He was tested in that a few years later when we had four children and we went through a period when we lost our savings, he couldn’t’t find a job that paid more than minimum wage, and I could have used my skills and made more. He wasn’t even saved at the time. Years later when he was saved I asked him why he didn’t send me into the work force during that time. He looked at me kind of baffled and said ,”Because it was my responsibility.”

        1. I completely recognise the importance of that question and how you felt about the answer. But it is a brave man in these times who has the courage to say that he will “not allow” his wife to work outside the home. However right that is.

          I often have fun baiting feminists by telling them that my husband would never allow me to work outside the home – which is true !

          1. Same here Susanne! There are a couple of wives whose husband’s work for my husband and they also have jobs. I get the “what do you do all day” and “aren’t you bored since your kids are grown” questions and I tell them I’ve never had a job because my husband has never allowed me to work. Once their squished up faces settle down I tell them “that’s ok ,I’ve never had any desire to work anyway!”

  6. Jews, communists, lesbians, adulterers, these are who our society celebrates as heroes.

    1. What does being Jewish have to do with any of the other groups? When you make ignorant blanket statements like that you lose credibility.

  7. I have been a homemaker both during my 17 year long marriage, and since God called my husband home as well. I wouldn’t give it up to be the president of the US, even if I could. It is a high and glorious calling! The entire concept that we are somehow “stuck” in the house while our gifting goes to waste is silly at best. This is the end of a letter to the editor I wrote about ten years ago. The editor actually appreciated my letter so much he called me personally, lol. For context, it was a response to a woman who was railing against submission.

    I am a homemaker. Allow me to share a few of the many jobs I have accomplished for my boss over the last 16 years: I have been a bookkeeper, shortorder cook to gourmet chef, interior decorator, artist, roofer, school teacher. I’ve finished drywall and laid hardwood floors.

    One friend and fellow homemaker has laid ceramic tile, done mechanical work on her car, helped build an awesome tree fort, is a trained counselor, and if you drop in on her you may be invited to have a slice of her just-baked whole wheat bread which rivals any bakery in the country.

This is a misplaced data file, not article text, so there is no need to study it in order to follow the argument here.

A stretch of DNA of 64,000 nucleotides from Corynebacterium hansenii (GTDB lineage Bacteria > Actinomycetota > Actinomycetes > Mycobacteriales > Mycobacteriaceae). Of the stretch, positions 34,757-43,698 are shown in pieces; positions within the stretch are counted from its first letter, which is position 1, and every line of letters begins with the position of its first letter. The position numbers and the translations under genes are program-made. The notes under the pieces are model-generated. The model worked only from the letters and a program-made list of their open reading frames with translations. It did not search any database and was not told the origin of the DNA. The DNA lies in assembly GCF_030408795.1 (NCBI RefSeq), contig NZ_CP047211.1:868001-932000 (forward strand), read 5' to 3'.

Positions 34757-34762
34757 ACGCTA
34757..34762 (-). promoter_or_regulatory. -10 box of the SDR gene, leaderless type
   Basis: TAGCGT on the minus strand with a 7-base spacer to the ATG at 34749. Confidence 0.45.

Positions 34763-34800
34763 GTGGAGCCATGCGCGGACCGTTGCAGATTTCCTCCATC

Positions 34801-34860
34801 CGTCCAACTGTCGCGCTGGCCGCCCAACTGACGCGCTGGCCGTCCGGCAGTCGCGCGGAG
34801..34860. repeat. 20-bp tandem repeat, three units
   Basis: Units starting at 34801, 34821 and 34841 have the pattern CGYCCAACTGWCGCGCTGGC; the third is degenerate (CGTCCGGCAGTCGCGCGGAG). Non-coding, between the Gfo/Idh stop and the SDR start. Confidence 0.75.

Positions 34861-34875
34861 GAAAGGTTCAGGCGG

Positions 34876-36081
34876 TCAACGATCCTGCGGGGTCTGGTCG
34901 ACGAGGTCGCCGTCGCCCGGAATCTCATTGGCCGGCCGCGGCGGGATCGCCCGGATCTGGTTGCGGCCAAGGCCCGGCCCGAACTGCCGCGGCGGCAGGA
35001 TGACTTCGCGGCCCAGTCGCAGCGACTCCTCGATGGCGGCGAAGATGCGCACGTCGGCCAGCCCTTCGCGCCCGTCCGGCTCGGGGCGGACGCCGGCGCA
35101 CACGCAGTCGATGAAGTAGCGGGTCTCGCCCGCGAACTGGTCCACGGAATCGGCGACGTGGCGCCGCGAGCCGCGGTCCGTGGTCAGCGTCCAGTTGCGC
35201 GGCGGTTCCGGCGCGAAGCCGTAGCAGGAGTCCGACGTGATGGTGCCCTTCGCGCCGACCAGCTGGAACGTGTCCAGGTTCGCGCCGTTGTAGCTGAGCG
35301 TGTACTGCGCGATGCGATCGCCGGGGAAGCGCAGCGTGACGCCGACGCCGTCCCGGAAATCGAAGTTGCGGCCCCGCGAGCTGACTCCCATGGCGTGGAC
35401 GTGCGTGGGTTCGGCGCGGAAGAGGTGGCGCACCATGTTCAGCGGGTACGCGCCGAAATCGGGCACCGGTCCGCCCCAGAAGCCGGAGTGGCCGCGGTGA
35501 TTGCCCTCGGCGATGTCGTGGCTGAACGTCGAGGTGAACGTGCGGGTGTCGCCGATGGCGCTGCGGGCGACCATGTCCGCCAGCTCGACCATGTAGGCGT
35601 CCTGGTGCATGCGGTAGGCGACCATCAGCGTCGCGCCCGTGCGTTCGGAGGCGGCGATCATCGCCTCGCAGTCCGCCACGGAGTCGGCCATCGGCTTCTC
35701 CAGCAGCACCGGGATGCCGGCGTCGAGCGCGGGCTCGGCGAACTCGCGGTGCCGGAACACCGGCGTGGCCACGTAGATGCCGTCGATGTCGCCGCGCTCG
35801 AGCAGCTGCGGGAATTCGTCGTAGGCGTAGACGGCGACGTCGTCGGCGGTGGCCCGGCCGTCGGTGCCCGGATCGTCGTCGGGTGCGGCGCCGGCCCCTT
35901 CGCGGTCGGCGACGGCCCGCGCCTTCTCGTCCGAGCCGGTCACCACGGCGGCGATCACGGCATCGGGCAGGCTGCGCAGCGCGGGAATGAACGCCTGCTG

Another friend and fellow homemaker has electrical, plumbing, carpentry, sheetrock, nursing, teaching, and painting skills.

    I could go on, but space is limited. All of these things from measuring a cup of flour to snapping a chalk line on a roof have been easier and our skills more fine-tuned, because we have been educated. These skills are typical of the average homemaker.

    As you can see, our career doesn’t entail sitting around the house eating coconut bon bons while watching soap operas. We actually are industrious, creative, intelligent, and talented.

    Why are we considered successful if we use our skills to serve a man or woman who hands us a paycheck; but if we work for the one we call lover, best friend, and husband we are considered oppressed?

    Yes, our husbands must care for us as their own bodies. They can’t (contrary to modern feminists’ nofault divorce), fire us on a whim. They must love us and lay down their lives for us.

    As our authority, if they don’t do so, they are answerable to God – the ultimate Authority.

  8. Depression, anxiety and cancer also very high in men nowadays, especially in very stressful and disorganized (and in many cases unnecessary) professions such those part of the IT industry. We need to nurture our men and help them leave the corporate workforce as well, not just us! Nobody likes to be locked in an office and stare in a screen all day and have endless web conferences, filled with leftist propaganda and social theories, while desperately trying to get some meaningful real work done in-between.

    1. Oh, Sara, I know what you mean. I’m a wife of an IT husband. When we first met he loved everything about being in IT. So much has changed over the years, and as he’s grown in the Lord. Now he feels much different about it. I’m so glad to see the relief on my husband’s face when he comes home because he can relax and leave work behind for a bit. People at work often ask why he’s always in a hurry to get back home instead of things like hanging out with them after work. He says because I miss my wife and I need to get back to where there’s sanity. They get a look of confusion on their faces 🙂

  9. You paint these women as unhappy, I have never been so happy! Everyday I wake up with an even greater love for life, I am passionate for learning and experience.
    I do not drink or do drugs, to deal with pain as you suggest, no children, no cats.
    Is it so wrong for a woman to be this way? Imagine women doing what truly brings them joy and having this positive energy to light up the lives of those around them.
    When a woman is happy, the man benefits and vice versa. If I can help ease the stress and burden put on my husband by working outside the home then I’ll do it with passion.